|SLUG: 2-268635 Clinton / North Korea (L)||DATE:||NOTE NUMBER:|
TITLE=CLINTON / NORTH KOREA (L)
INTRO: President Clinton discussed North Korean missile proposals with top advisers Monday, but is deferring a decision on whether to pay an unprecedented visit to Pyongyang as part of the Asian trip he begins in mid-November. As V-O-A's David Gollust reports from the White House, U-S and North Korean officials hold more missile talks this week in Kuala Lumpur.
TEXT: Experts of the two countries will meet Wednesday in the Malaysian capital for talks that U-S officials say could determine whether a deal is possible that would end North Korea's long-range missile program and clear the way for a presidential visit.
When they met last week in Pyongyang, North Korean leader Kim Jong-Il told Secretary of State Madaleine Albright he accepts "the idea" of such an arrangement but the details - including what the north might expect in exchange for ending its missile efforts - were left vague.
Briefing reporters here, spokesman Jake Siewert said the administration wants to hear more about North Korean intentions before agreeing to a Clinton visit:
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We'll make an overall judgment based on whether we think a trip would advance our interests - our interests in non-proliferation, our interests in lessening tension on the (Korean) peninsula, our interests in reducing the threat that missile program poses to our allies in the region and to the United States.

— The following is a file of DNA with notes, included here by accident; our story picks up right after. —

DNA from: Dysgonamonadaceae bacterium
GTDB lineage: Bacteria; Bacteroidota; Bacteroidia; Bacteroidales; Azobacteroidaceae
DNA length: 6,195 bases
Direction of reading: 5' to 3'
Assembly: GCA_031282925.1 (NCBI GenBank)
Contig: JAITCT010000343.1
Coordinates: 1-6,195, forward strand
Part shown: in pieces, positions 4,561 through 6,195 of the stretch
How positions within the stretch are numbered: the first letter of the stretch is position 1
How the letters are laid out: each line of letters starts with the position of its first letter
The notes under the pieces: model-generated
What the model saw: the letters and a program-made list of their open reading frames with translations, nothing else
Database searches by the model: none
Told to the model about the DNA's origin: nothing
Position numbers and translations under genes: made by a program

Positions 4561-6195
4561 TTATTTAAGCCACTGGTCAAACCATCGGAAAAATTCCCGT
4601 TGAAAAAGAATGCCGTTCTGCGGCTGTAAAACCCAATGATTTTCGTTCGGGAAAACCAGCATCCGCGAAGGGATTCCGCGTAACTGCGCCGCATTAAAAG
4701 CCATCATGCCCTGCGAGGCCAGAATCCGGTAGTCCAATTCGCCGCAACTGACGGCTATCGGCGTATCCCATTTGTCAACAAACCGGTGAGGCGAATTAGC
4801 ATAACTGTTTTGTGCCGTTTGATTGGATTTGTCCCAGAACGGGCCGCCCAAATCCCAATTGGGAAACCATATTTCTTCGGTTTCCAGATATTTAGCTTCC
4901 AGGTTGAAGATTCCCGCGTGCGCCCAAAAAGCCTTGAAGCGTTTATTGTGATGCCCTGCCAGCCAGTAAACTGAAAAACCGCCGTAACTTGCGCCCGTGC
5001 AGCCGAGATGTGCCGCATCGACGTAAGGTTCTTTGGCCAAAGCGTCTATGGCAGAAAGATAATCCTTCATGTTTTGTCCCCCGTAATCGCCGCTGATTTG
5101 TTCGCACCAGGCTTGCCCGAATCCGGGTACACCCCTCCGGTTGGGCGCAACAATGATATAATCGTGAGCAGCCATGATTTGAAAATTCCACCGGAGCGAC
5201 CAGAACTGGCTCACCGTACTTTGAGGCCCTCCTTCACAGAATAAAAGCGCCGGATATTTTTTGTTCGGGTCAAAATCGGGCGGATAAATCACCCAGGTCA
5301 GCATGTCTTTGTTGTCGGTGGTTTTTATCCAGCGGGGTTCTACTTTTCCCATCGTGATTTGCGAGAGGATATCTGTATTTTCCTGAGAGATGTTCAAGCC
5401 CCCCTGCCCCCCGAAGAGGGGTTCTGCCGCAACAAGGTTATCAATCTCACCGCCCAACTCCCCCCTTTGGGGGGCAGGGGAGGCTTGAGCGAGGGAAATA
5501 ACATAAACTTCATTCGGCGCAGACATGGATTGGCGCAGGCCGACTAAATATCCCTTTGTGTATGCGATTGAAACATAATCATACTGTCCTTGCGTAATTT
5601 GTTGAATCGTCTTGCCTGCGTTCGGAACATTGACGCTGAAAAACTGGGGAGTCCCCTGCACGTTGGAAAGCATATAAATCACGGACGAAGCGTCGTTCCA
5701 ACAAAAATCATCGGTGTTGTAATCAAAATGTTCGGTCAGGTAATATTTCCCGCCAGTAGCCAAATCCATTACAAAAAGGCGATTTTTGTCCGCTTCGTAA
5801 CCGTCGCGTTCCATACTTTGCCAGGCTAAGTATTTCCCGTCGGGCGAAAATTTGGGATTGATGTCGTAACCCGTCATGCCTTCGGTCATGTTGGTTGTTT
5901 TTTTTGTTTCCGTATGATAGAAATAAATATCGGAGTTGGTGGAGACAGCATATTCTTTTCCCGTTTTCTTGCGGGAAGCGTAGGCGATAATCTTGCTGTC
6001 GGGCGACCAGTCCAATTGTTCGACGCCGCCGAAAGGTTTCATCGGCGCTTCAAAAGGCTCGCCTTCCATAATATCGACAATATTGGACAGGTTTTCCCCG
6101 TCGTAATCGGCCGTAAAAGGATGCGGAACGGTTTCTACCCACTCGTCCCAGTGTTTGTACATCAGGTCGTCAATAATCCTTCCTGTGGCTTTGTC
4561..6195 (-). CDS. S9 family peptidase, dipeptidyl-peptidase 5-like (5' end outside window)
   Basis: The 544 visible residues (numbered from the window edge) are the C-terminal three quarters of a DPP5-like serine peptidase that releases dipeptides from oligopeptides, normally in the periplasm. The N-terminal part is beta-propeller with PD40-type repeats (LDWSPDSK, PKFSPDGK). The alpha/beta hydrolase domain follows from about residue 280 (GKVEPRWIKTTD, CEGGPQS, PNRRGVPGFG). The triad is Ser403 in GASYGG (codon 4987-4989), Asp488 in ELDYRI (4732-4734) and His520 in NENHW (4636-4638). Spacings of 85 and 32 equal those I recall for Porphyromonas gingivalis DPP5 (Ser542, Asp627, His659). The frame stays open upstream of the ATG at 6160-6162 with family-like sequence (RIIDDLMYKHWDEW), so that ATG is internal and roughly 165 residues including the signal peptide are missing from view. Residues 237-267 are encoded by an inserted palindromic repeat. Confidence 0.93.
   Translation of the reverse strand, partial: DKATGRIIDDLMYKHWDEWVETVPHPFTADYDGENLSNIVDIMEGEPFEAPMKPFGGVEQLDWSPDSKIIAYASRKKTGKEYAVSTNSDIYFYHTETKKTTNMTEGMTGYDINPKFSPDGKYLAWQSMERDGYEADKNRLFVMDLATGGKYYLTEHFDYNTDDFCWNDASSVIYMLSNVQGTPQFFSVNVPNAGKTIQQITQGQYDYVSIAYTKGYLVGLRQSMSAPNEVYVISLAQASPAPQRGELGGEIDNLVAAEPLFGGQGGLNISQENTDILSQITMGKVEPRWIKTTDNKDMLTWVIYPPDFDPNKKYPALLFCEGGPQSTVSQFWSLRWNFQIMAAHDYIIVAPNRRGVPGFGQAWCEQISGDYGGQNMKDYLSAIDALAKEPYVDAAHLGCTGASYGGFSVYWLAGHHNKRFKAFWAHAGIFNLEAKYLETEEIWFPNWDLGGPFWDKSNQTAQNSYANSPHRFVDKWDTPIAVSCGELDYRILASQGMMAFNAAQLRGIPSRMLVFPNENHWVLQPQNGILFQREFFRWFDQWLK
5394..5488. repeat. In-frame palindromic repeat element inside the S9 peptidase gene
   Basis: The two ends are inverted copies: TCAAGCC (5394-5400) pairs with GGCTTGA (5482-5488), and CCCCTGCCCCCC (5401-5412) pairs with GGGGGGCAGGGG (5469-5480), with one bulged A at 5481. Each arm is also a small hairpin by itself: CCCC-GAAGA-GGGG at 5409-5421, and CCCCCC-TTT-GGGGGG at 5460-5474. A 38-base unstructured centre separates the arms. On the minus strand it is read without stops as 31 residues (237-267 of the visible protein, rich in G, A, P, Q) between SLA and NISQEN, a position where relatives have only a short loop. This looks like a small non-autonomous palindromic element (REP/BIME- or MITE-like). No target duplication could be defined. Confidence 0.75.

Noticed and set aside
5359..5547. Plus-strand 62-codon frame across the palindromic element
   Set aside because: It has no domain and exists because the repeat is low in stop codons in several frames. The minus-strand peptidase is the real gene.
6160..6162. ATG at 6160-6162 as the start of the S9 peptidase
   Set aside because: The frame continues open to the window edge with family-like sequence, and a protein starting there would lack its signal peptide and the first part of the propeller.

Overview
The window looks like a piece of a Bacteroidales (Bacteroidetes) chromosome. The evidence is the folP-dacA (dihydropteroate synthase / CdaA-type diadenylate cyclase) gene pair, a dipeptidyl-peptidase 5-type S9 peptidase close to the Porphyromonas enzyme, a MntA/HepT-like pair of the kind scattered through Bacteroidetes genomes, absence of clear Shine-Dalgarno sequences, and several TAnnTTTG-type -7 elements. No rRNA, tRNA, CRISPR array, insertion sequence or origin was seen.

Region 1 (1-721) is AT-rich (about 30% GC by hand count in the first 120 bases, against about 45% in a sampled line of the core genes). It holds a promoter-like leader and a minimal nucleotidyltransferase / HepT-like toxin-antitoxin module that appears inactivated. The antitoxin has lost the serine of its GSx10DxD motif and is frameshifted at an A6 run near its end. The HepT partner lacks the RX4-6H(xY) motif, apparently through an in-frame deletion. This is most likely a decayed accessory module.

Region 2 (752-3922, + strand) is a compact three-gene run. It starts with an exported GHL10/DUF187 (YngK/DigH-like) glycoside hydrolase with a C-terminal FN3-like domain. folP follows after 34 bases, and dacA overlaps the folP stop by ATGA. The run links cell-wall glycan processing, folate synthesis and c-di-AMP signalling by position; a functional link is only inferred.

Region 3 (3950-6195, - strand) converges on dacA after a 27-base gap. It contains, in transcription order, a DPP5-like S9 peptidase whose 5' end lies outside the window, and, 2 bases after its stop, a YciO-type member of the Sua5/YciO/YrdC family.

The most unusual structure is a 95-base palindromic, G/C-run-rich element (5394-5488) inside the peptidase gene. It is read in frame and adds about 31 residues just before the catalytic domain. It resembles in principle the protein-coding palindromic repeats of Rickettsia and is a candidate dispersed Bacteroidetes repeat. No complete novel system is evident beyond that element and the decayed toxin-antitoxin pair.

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The North Korean leader told visiting Russian President Vladimir Putin in July his government is willing to scrap missile testing in exchange for outside help in launching satellites, although it was not clear how such a condition would be met or if, indeed, it was a serious offer.
North Korea's launch of a multi-stage rocket over Japan two years ago triggered widespread alarm that it was seeking an inter-continental missile capability. Pyongyang later it had been trying to orbit a satellite.
The U-S team in Kuala Lumpur, to be headed by Assistant Secretary of State Robert Einhorn, will be seeking not only an end to missile development and testing but also curbs on North Korean exports of missile technology.
President Clinton convened his national security team for a meeting Monday on North Korea that included a briefing by Ms. Albright on her talks with Kim Jong-Il.
In an earlier appearance on the A-B-C television network, Ms. Albright said she had a "logical and pragmatic" discussions with the North Korean leader, and that he was not the "peculiar person" portrayed in some media accounts.
A Clinton visit to North Korea would further underline a drive for diplomatic recognition by the Stalinist government that gained speed with the historic North-South Korean summit last June.
The president's Asia itinerary already includes the first visit by a U-S president to Vietnam since the end of the Vietnam war. (Signed)